Rockwell is best known for playing oddballs and hoodlums. The 40-year-old is handsome, in a humble kind of way, with squinty hazel eyes and a certain facial plasticity. He brings a sense of history to his roles.

While still a teenager, Rockwell thought he'd made it when he was cast in the gritty 1989 movie Last Exit to Brooklyn — a film critically reviled at the time for its violence.

"We were throwing knives, switchblades at [Alexis Arquette, who played] the transvestite," Rockwell recalls. "It was a hot summer in Red Hook, Brooklyn, and Red Hook was really a ghetto, you know? And we were out there doing this crazy movie, and we thought it would be the next Raging Bull."

Instead Rockwell ended up busing tables and delivering burritos, still waiting for his big break.

He studied acting seriously under William Esper, and started racking up starring roles in little indie films like Box of Moonlight and Lawn Dogs.

He became known as a fearless performer, a director's actor — and a superlative villain. He played the freaky child killer in the prison drama The Green Mile. In Charlie's Angels, he literally danced through his scenes as a slick, seductive baddie. Rockwell's flair for portraying twisted, damaged characters moved George Clooney to take on studio brass in order to cast the younger actor as a mentally unbalanced game show host in Confessions of a Dangerous Mind.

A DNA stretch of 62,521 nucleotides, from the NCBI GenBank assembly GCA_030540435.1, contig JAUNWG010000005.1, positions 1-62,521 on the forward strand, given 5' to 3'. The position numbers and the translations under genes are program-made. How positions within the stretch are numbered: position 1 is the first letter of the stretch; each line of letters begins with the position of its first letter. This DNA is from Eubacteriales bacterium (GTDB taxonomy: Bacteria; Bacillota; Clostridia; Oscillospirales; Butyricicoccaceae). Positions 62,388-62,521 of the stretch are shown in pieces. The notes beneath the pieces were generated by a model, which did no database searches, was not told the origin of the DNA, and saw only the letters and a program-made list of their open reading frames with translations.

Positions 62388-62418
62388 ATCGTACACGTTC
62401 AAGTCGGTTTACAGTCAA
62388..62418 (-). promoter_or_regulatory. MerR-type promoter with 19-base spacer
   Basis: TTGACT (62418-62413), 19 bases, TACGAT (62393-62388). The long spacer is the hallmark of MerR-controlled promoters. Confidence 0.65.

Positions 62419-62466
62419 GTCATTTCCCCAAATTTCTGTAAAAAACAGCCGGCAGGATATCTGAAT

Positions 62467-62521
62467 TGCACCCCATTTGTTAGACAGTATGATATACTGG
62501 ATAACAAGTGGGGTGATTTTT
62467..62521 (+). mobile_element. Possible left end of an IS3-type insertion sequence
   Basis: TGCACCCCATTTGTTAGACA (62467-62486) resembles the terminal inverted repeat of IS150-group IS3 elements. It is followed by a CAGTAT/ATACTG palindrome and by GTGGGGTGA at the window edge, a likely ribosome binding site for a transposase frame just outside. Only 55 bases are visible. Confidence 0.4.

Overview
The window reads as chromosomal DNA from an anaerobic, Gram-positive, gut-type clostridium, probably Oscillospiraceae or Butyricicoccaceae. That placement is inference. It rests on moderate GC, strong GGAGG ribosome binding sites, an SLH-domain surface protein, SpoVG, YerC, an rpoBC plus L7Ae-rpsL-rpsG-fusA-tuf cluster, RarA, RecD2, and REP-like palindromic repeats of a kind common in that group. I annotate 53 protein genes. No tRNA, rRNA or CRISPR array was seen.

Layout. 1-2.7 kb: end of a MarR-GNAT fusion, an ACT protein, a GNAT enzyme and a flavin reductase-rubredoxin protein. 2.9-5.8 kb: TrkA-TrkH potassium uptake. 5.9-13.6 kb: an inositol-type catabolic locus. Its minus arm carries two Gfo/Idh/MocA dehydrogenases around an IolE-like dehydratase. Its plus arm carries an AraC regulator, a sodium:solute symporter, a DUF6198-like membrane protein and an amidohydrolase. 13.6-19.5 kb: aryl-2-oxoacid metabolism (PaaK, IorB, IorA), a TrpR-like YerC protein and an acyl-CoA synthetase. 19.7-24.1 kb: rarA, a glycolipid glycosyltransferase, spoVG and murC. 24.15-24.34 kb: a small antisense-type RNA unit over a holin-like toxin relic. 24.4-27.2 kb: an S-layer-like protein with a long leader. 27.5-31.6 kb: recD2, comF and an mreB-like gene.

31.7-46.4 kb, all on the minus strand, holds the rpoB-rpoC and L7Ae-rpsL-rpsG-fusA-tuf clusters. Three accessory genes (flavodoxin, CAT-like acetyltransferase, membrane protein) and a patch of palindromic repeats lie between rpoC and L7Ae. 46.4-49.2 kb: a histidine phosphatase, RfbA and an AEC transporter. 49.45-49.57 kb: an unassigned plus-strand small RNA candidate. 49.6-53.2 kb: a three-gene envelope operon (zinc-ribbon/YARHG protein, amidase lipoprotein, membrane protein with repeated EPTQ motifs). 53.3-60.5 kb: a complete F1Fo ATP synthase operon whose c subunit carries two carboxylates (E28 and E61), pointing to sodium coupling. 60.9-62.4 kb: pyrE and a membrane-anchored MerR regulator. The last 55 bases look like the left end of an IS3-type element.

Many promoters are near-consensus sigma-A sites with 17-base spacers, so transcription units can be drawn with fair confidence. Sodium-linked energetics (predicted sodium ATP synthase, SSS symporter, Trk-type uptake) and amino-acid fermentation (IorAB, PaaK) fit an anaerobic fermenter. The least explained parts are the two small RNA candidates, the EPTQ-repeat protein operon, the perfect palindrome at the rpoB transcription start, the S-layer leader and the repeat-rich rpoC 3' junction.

So when director Duncan Jones offered Rockwell the chance to play yet another villain in his debut feature, Rockwell turned him down. But their conversation unexpectedly turned to their mutual love of science fiction, particularly movies from the '70s and '80s, such as Alien and John Carpenter's The Thing.

"The acting was so kitchen-sink real," Rockwell marvels. "They were regular blue-collar people — in space, with a monster."

Based on this one conversation, Jones dropped his original project to make a movie specifically starring Rockwell. It's about a working-class stiff of an astronaut, alone in space on a three-year mining contract. The character is named Sam, after the actor who inspired it.

"And he made [the film] such an actor's piece, I couldn't resist," Rockwell admits.

But Jones also wanted the film to explore some of his ideas about human relationships with technology. He studied artificial intelligence and ethics as a graduate student at Vanderbilt University. And though elements of the film are clearly intended as homage to Stanley Kubrick's 2001: A Space Odyssey, Jones' outlook on technology is much sunnier.

"Technology changes fast, and we can improve on technology fast," he says. "Human nature is the thing that takes a long time to improve."

Jones — aka Zowie Bowie — also cops to the influence of his father. Rock star David Bowie wrote the song "Kooks" for his son, who began going by the name Duncan Jones as a teenager. The young director admits to parallels between his film and his father's concept albums, such as Ziggy Stardust, but he says it makes sense that their interests overlap.